The Law Society is recommending, as a matter of good practice, that providers of training contracts should pay their trainees £22,541 in London and £19,992 outside London.
The new rate comes into effect on 1 May 2020. Based on previous guidance, employers are encouraged to implement the increase as soon as they can, on or after this date, and at least within six months.
On 1 August 2014, the Solicitors Regulation Authority replaced the former regulatory minimum salary with a requirement that firms pay trainees at least the national hourly minimum wage.
Prior to this, firms were required to pay their trainee solicitors at least £18,590 if they were in Central London, and £16,650 elsewhere.
With the removal of a regulatory minimum salary, firms are now required to pay no more than the national minimum wage.
Why should my organisation adopt the recommended minimum salary?
The solicitors’ profession remains one of quality and integrity.
This profession has long supported an ethos that entry to the profession should be on merit and that age, disability, gender, marital status, sexual orientation, race, religion or belief, or social background should not be a barrier to entry.
Many firms have developed recruitment policies that enshrine these values.
The Law Society undertook a full equality and impact assessment in 2012 looking at the impact of an abolition of the minimum salary for trainee solicitors.
This foresaw a negative impact in particular for entrants from less affluent backgrounds, and a disproportionate impact on black, Asian, minority ethnic (BAME) representation in the solicitors' sector.
We know that businesses, including law firms, benefit from a diverse workforce.
The Law Society believes that the implementation of a recommended minimum salary for trainee solicitors could have a positive impact on equality and diversity within the legal profession, in addition to being good practice in supporting entrants to the profession.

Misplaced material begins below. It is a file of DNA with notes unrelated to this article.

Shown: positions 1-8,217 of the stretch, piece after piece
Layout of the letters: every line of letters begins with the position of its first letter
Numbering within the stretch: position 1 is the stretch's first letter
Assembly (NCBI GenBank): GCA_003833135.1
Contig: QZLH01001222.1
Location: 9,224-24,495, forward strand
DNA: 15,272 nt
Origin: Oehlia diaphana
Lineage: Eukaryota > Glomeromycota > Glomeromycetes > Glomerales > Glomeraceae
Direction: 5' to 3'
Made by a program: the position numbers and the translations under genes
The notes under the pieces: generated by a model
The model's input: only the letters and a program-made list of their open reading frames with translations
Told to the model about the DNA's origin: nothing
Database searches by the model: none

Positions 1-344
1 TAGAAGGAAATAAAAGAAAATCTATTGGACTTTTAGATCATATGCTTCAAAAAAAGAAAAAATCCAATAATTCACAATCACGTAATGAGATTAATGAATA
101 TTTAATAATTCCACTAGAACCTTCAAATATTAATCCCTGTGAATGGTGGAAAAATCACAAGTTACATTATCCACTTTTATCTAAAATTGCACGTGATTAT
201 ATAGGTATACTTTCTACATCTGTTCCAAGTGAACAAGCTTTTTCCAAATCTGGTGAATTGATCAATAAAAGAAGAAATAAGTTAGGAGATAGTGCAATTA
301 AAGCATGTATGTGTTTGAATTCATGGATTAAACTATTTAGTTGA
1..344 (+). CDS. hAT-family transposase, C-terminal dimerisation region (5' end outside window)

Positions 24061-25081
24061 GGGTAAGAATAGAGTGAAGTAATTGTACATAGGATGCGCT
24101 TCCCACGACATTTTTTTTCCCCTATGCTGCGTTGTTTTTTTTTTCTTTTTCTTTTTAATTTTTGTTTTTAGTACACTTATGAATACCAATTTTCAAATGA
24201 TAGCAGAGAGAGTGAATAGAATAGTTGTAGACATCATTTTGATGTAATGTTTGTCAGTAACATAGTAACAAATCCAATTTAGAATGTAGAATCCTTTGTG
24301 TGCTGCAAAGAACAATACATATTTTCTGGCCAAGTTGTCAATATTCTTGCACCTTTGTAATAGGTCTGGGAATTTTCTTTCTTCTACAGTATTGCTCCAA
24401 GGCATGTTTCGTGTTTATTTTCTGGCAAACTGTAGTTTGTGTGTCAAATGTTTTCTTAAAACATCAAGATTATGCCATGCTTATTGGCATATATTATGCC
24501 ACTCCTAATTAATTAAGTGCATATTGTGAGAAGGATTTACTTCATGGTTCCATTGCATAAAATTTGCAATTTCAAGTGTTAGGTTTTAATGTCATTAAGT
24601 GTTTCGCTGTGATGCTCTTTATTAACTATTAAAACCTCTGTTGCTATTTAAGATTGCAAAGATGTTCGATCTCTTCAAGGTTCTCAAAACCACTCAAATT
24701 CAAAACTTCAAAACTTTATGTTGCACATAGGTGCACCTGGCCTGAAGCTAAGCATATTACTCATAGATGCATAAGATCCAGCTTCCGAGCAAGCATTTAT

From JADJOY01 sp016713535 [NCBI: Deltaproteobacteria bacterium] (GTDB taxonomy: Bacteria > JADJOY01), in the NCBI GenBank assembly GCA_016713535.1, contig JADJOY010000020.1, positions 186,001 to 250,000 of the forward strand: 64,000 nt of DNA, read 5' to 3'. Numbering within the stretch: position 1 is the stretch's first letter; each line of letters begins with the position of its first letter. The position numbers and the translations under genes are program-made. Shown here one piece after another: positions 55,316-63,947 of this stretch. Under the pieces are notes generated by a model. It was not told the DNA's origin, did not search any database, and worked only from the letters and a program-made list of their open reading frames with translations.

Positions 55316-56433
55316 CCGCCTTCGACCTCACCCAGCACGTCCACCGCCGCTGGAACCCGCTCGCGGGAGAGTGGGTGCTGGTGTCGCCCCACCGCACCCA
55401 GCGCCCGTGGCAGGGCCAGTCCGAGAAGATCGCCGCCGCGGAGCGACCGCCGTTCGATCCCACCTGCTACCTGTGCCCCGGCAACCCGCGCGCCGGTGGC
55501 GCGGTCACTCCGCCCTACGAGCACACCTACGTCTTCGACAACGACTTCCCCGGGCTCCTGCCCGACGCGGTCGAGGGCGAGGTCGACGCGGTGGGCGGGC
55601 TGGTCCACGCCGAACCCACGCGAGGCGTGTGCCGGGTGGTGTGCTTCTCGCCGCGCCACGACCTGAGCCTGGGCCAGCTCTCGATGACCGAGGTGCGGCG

Firms adopting this recommendation could promote this as good practice and are welcome to advertise that they do so.
How is this recommended minimum salary calculated?
The Consumer Price Index's (CPI) 12-month rolling inflation rate, which is an average of the previous 12 months' inflation rate, is used to calculate each year's rise in the recommended minimum salary.
The CPI is used due to guidance from the Office of National Statistics.
Compared to the previous rate over 2019/20, this has meant a 1.9% increase in the recommended minimum salary.
What consultation with the profession has been held?
The Law Society has worked closely with the Junior Lawyers Division (JLD) on this recommendation.
The JLD is the community for LPC students, paralegals, trainee solicitors and solicitors up to five years qualified.
It has been supportive of this move on behalf of its members who have been most adversely affected by the SRA's abolition of the regulatory minimum salary.
In addition, we ran an earlier consultation on the original proposals requesting that employers, and providers of training contracts in particular, give their views on the introduction of a recommended minimum salary.
The results of this survey were in favour of the introduction and so we believe it is correct to promote good practice in this way.
Will there be any consequences if we do not pay our trainees this salary?
No, there is no regulatory requirement to pay this recommended minimum salary and there will be no consequences for not doing so.
The Law Society believes that this salary represents good practice in this aspect of employing a trainee.
We would encourage employers to consider this salary when deciding how much to pay trainees.
When will this recommended minimum salary be reviewed?
The methodology and the level of the recommended minimum salary are usually reviewed from November each year.